I then use the water from the bucket to make Kool-Aid.
Take Sands of the Desert. Remove everything Doug Henning about it. Take it off the stage. Do it with a borrowed vessel that's natural to the environment -- an ungimmicked bucket. Allow everything to be examined every step of the way. And do something that makes perfectly logical sense. Something you might actually do if you had these abilities.
The bucket isn't switched. The water isn't switched. You end completely clean. You don't need anyone other than yourself to pull it off. And it fools multiple senses, not just the eyes.
I love Sands of the Desert. It doesn't make any sense, really. You make a mess and then clean it up. It's only good in a theatrical context where you're free to do stuff that doesn't make any sense. But that moment where your empty hand reaches into liquid and pulls out bone-dry sand is perfect and fascinating to me. And that's why I developed this trick.
As per many versions of Sands of the Desert you will need waxed sand. But in this version you need it to be pure white. Waxed sand is sand that's coated in paraffin. You can clump it together into a ball and put it in water and it doesn't get wet. It's not the same a hydrophobic sand, which I don't believe clumps together in its dry state. I'm not sure where you can get it. I had someone make it for me. You might try here.
You also need a large plastic bag that you can put a gallon or so of water in. I used a couple plastic bags from the grocery store that you put produce in. I doubled them up to make them a little stronger.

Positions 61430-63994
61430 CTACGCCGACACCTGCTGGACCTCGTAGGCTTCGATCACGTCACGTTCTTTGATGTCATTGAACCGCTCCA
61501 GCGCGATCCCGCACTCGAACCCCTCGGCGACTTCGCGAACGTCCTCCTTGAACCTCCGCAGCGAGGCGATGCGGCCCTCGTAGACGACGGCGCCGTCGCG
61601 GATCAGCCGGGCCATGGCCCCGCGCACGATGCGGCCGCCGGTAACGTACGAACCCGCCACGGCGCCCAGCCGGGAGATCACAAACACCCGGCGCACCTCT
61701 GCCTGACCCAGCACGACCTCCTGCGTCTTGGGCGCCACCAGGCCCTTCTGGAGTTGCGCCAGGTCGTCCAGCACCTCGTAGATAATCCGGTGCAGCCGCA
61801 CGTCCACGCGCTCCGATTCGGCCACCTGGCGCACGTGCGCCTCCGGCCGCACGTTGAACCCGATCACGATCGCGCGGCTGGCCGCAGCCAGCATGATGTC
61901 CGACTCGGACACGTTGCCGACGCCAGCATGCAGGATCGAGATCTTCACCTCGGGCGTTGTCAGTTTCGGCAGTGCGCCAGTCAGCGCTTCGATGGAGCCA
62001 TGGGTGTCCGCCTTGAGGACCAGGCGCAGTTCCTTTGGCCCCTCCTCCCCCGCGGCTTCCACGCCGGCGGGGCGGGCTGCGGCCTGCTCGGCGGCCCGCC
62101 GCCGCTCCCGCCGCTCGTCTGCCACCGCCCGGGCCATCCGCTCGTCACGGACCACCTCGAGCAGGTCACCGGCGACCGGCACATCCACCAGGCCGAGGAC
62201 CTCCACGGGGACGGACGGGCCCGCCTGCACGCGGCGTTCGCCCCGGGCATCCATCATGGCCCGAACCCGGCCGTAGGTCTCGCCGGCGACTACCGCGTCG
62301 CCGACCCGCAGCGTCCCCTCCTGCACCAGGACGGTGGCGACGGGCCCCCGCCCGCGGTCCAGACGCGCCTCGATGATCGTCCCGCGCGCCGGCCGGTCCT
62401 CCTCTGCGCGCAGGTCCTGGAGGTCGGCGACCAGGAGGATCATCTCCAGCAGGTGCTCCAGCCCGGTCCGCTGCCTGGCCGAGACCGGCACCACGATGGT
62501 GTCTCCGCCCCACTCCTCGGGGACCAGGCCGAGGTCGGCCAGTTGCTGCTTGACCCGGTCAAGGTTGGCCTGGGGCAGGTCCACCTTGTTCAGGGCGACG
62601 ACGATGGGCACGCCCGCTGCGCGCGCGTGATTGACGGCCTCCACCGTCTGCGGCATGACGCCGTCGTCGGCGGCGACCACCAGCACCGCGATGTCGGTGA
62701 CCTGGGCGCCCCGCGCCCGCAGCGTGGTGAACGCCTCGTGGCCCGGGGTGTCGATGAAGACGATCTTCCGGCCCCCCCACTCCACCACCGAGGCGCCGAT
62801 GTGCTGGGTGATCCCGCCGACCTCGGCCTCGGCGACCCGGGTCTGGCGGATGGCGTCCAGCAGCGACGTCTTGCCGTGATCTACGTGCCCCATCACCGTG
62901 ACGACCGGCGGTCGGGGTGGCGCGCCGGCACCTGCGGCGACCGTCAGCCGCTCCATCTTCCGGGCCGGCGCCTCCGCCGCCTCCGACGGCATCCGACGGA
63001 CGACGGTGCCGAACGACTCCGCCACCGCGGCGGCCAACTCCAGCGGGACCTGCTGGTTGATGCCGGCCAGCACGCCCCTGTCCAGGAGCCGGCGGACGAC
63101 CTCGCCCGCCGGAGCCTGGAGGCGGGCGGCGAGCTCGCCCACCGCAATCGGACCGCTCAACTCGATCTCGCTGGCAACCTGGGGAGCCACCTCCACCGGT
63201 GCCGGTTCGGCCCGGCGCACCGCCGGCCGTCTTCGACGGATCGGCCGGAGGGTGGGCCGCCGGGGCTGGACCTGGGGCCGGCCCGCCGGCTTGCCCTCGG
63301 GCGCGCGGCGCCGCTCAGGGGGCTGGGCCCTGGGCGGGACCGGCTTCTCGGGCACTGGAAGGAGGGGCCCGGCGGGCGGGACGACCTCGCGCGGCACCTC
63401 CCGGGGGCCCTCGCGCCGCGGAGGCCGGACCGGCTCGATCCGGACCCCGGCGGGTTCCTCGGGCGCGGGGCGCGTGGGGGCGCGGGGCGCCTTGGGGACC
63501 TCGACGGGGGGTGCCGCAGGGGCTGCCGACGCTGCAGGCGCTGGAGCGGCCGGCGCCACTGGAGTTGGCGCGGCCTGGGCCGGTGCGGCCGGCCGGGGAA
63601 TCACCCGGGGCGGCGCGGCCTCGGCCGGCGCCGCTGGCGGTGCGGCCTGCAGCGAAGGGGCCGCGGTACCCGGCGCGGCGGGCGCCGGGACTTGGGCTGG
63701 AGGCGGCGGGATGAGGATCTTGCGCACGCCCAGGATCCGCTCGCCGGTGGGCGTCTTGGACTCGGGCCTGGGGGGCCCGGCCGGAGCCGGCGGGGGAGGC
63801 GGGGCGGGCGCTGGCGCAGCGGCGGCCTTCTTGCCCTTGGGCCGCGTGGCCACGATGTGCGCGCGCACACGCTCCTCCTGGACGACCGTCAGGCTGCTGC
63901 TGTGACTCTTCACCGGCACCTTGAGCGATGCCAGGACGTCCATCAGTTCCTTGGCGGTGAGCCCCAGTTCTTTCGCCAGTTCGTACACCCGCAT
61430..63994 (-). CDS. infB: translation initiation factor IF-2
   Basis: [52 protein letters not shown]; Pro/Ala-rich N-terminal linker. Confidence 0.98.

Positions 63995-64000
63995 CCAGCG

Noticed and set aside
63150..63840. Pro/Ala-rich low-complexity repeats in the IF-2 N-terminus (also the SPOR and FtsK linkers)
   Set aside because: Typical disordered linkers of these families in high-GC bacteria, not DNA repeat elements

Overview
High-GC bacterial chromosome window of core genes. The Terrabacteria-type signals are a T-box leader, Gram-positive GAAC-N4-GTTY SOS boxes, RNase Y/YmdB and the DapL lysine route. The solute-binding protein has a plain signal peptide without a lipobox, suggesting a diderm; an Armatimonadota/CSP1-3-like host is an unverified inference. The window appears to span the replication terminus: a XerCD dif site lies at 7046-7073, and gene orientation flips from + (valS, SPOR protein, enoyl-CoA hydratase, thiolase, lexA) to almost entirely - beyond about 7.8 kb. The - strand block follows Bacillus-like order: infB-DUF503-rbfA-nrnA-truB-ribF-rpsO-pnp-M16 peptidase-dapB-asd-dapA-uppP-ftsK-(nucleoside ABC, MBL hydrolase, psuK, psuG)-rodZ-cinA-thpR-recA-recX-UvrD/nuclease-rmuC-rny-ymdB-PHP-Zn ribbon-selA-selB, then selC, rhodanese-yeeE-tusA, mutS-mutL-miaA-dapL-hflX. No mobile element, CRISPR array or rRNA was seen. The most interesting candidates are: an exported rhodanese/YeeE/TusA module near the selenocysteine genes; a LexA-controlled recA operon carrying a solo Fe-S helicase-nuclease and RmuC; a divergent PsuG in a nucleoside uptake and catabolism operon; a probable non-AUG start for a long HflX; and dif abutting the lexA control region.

As close to your performance as possible you fill the bag up with water, drop a large egg sized clump of the white waxed sand in there, then knot the top of the bag.
There's one difficult part to this trick, but the difficult part is during the set-up, not the performance. You need to find somewhere out in the ocean where you can stash this load bag. I nailed the bag to the bottom of the dock (going through the top of the bag above the knot). Then when I went out to get the water I, loaded and unloaded the bucket a few times from the ocean water, and the last time I reached over the dock I pulled the bag off into the bucket, tore it open, and tossed the bag into the sea. [Edit: Some people are concerned about putting a produce bag in the ocean. Well, the good news is, in my case the ocean was a bro about this and secreted the bag away until later in the evening when it spit it back on the beach with perfect timing for me to dispose of. If you're concerned that might not happen, then you can shove the bag in your Speedo if -- unlike me-- you've got room.] My body and the dock covered these actions. But they were also covered by the fact that nothing had happened yet so people weren't overly suspicious. You go out towards the ocean with an empty bucket and come back with one filled with water and you don't have anything on you -- it makes sense that you got the water from the ocean.